Nonprofits can use startup methodology to innovate fundraising, marketing and community-building. It’s becoming an increasing conversation nonprofits are having to figure out new revenue streams and growth opportunities.
Here are six ways nonprofits can shake things up for the better using startup methodology:
TEST — Out are the days of creating one ad, one flyer, one marketing piece and sticking to it. To make sure that your marketing channels are effective, you have to test its results. Does a different design or color scheme offer better results? The only way to know is to test and track, modify based on evidence and test again. Before you know it, you’ll know exactly how to reach your target audience and speak their language.
SELL — What does your organization do really well and how can you capitalize on it? Nonprofits need to diversify revenue streams. And here’s a tip, it’s OK to put on your business hat and consider what services and/or products you can put up for sale. Just remember to make sure you’re not blurring any lines that would endanger your nonprofit status. Anything you sell should be connected to your mission, for more details on how to do this right, click here. Getting a jump on using startup methodology for your nonprofit will increase your bottom line.
TRACK — No more winging it. Do you know how many event signup emails you have to send for 25% of your audience to signup? How about the average number of touches it takes to get potential volunteers to take action? Keeping track of your data, and coupling it with regular data evaluation not only brings efficiency, it saves time. If you know it takes three email reminders for 30% of your audience to take action, you can save time by pre-scheduling those emails ahead of time. You’ll begin to notice things like most website visitors click on these types of blog posts before they hit the donate button, which is an indicator to increase those types of blog posts. Track, evaluate and adjust to get more of the results you desire.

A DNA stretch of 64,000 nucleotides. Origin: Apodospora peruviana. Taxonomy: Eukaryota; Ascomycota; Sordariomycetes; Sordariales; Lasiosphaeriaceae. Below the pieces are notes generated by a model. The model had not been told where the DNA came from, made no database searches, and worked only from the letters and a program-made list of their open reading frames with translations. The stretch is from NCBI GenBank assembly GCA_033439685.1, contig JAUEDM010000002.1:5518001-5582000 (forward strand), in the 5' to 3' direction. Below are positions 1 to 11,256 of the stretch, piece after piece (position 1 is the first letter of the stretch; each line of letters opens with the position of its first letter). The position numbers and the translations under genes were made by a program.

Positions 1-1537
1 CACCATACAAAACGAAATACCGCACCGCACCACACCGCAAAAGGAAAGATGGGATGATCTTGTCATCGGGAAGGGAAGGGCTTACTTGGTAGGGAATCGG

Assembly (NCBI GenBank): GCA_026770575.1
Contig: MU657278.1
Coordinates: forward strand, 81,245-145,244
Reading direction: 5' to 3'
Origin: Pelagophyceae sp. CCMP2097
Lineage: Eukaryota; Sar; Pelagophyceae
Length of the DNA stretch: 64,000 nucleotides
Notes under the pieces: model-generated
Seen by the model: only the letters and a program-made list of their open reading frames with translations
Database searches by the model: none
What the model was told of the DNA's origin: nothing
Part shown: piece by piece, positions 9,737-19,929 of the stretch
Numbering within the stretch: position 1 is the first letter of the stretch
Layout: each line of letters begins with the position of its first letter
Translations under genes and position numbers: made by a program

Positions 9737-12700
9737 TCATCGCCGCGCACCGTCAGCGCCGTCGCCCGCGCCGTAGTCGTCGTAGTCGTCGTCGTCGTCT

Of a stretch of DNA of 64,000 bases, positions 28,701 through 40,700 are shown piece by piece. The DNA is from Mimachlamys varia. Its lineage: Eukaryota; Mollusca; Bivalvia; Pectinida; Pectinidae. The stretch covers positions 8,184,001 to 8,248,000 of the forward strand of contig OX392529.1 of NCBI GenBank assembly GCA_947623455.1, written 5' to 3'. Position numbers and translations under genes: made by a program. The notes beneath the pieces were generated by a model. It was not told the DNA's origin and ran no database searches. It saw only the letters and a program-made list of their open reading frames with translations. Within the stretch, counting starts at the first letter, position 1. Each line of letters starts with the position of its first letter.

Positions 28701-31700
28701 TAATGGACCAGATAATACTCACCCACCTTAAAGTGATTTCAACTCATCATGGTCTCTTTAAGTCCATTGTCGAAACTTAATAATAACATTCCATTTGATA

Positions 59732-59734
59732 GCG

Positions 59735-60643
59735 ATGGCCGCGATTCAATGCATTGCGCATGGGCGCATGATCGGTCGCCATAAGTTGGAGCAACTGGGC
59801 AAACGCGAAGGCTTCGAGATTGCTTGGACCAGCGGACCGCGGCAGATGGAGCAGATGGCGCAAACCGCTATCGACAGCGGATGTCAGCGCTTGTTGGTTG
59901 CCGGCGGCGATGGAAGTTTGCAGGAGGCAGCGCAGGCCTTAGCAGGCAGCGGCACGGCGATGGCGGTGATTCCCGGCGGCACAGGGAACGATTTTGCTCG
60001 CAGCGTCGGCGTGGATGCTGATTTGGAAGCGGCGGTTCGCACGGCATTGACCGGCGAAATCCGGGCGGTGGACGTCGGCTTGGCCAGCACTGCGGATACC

CONVERSE — Surveys are great, but in order to get real feedback from your target audience, you have to talk to them. Customer development interviews are a fantastic way to intimately connect with your audience to get feedback on your programs and services, see holes in your systems and strengthen connections within your community. Not sure where to begin? This is a great place to get started with your interviews.
COLLABORATE — Don’t be afraid to pair up with another nonprofit. GASP! Great marketing, fundraising and publicity opportunities are abound for organizations who decide to come together to host an event or collaborate on a project, especially if your target audiences intersect.
INNOVATE — There should always be time for you and your team to sit down and throw out new ideas. It’s not a time to say ‘that won’t work,’ ‘we can’t afford it’ or ‘there’s no way to pull that off.’ It’s a time to free flow with creativity and think of new strategies to tackle old problems, refresh systems and dream about what’s possible. Write down all ideas on a white board. Think big and bold. Return the following week with one or two possibilities from the session and, as a team, think about how you can make it a reality. The only way to grow is to go beyond what you’re currently doing.
Around age eight Natasha Zena was told it was a woman’s job to take care of the home and since then she has built a career out of telling women they can do whatever the hell they want to do. She is the co-founder of Lioness, the digital magazine for female entrepreneurs, and the first media outlet solely dedicated to helping women launch and scale high-growth startups. Natasha was recognized as an emerging leader in digital media by The Poynter Institute and the National Association of Black Journalists. She has mentored women entrepreneurs at a number of accelerators, Startup Weekends and conferences, including The Lean Startup Conference in San Francisco, Calif. Natasha is also the author of the popular whitepaper, "How To Close The Gender Gap In Startup Land By 2021." In her spare time, she writes short fiction and hangs out with her son, Shaun.